Government involvement in health insurance unsustainable


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There is no disputing the fact that health-care costs in the United States are excessive and continue to grow at an unsustainable rate. Based upon data from the Centers for Medicare and Medicaid Services, health-care costs in the United States were $28 billion (5.2 percent of GDP) in 1960 and had grown to $2.2 trillion (16.2 percent of GDP) in 2007.

There are many reasons why our health-care costs are excessive, and a clear understanding of those causes is essential to formulating an effective plan for reducing them. A complete discussion of all relevant factors is beyond the scope of one guest opinion, so I will limit my focus to the past involvement of government, and proposed further governmental involvement.

Government subsidization of civilian health-care costs began in 1930, when the Veterans Administration was founded. Medicare and Medicaid were enacted in 1965. The State Children’s Health Insurance Program was created in 1997. Medicare Part D was established in 2003. In total, the government, federal, and state, currently spends 46 percent of our health-care dollars, according to the Centers for Medicare and Medicaid Services.

Governmental involvement has also included the institution of regulations and mandates that have affected health insurance and the delivery of health care. In 1942, Congress authorized tax-deductible, employer-purchased health-care plans. The Health Maintenance Organization Act was passed in 1973. In 1986, Congress enacted the Emergence Medical Treatment and Active Labor Act.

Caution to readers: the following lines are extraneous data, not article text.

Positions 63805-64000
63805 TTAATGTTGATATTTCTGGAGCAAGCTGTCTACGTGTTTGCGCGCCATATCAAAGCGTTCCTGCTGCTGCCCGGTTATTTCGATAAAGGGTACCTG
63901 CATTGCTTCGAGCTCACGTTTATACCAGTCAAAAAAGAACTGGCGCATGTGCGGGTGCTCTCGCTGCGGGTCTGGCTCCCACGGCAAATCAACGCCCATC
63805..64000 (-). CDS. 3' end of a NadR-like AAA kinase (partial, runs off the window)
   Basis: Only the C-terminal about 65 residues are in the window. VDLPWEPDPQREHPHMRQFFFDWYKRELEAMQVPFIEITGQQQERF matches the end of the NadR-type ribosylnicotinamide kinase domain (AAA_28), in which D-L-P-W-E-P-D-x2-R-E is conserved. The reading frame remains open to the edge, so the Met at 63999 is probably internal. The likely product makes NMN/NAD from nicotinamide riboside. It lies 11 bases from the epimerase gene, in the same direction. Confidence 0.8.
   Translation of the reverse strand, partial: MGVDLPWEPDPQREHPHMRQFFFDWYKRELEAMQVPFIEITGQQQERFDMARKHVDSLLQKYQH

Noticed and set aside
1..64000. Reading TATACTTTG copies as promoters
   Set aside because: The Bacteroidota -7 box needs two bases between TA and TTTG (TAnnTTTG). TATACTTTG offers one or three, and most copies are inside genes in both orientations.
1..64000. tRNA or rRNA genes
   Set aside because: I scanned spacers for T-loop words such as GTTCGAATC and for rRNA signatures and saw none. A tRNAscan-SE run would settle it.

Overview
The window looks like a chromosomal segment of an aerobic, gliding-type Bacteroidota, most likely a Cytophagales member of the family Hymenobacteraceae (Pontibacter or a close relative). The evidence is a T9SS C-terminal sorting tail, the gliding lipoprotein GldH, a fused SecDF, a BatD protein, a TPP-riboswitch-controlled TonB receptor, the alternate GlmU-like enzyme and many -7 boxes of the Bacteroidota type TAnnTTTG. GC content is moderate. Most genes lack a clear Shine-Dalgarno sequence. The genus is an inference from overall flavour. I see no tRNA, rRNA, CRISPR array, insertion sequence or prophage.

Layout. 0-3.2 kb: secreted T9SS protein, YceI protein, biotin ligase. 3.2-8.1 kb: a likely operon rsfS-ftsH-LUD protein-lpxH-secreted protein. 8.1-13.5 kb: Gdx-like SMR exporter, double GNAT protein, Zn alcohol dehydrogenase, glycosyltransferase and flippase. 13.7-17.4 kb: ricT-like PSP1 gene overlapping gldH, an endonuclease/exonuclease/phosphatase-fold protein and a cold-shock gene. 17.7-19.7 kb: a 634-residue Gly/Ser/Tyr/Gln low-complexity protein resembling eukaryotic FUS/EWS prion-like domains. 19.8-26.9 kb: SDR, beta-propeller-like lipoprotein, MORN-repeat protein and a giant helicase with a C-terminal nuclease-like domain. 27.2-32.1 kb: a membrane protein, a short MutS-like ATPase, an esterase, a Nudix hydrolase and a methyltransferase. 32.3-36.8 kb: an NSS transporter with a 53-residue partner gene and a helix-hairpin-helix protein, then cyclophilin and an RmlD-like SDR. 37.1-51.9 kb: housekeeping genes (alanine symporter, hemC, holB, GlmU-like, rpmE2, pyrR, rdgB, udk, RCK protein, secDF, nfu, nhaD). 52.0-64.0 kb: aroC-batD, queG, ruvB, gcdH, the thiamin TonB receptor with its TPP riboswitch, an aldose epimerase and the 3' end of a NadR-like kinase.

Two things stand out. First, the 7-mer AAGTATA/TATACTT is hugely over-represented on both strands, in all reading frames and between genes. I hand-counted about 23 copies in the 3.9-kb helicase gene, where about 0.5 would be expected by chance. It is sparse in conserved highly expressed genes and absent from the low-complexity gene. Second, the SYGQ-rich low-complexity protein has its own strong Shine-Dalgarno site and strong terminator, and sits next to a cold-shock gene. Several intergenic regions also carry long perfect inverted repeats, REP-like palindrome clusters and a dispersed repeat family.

Keeping in mind that the era of modern medicine is little more than 100 years old, and government has been involved throughout most of that history. The goals of government have been laudable — to ensure fairness and control costs — but have those goals been realized? Or, as is often the case, has government involvement had unintended effects that have worsened, not improved, the problems it has tried to address?

It is obvious that prior government involvement has not prevented an unsustainable rise in health-care spending. One cannot be certain whether our health-care costs would be more or less without past government involvement, but hopefully we can agree that continuing our current course is not a prudent option.

The nonpartisan Congressional Budget Office has reached the same conclusion: “Under current law, the federal budget is on an unsustainable path.”

The U.S. Department of the Treasury holds a similar perspective. By their estimates, expenditures on Medicare, Medicaid, and Social Security could consume all of federal revenue by 2080.

Unfortunately, the current proposals for addressing our health-care problems do not adequately address these long-term, fiscal concerns.

One of the most disheartening aspects of the current debate regarding health-care reform is that we seem poised to squander yet another opportunity to effect meaningful, and fiscally responsible, change. As I hope I have made clear, I am not arguing in favor of the status quo, as our current path is simply unsustainable.

Our current health-care system is complex, but I do believe that reform is possible if the problems with which we are faced are clearly understood and honestly addressed.

Christopher Peters is an Iowa City resident.

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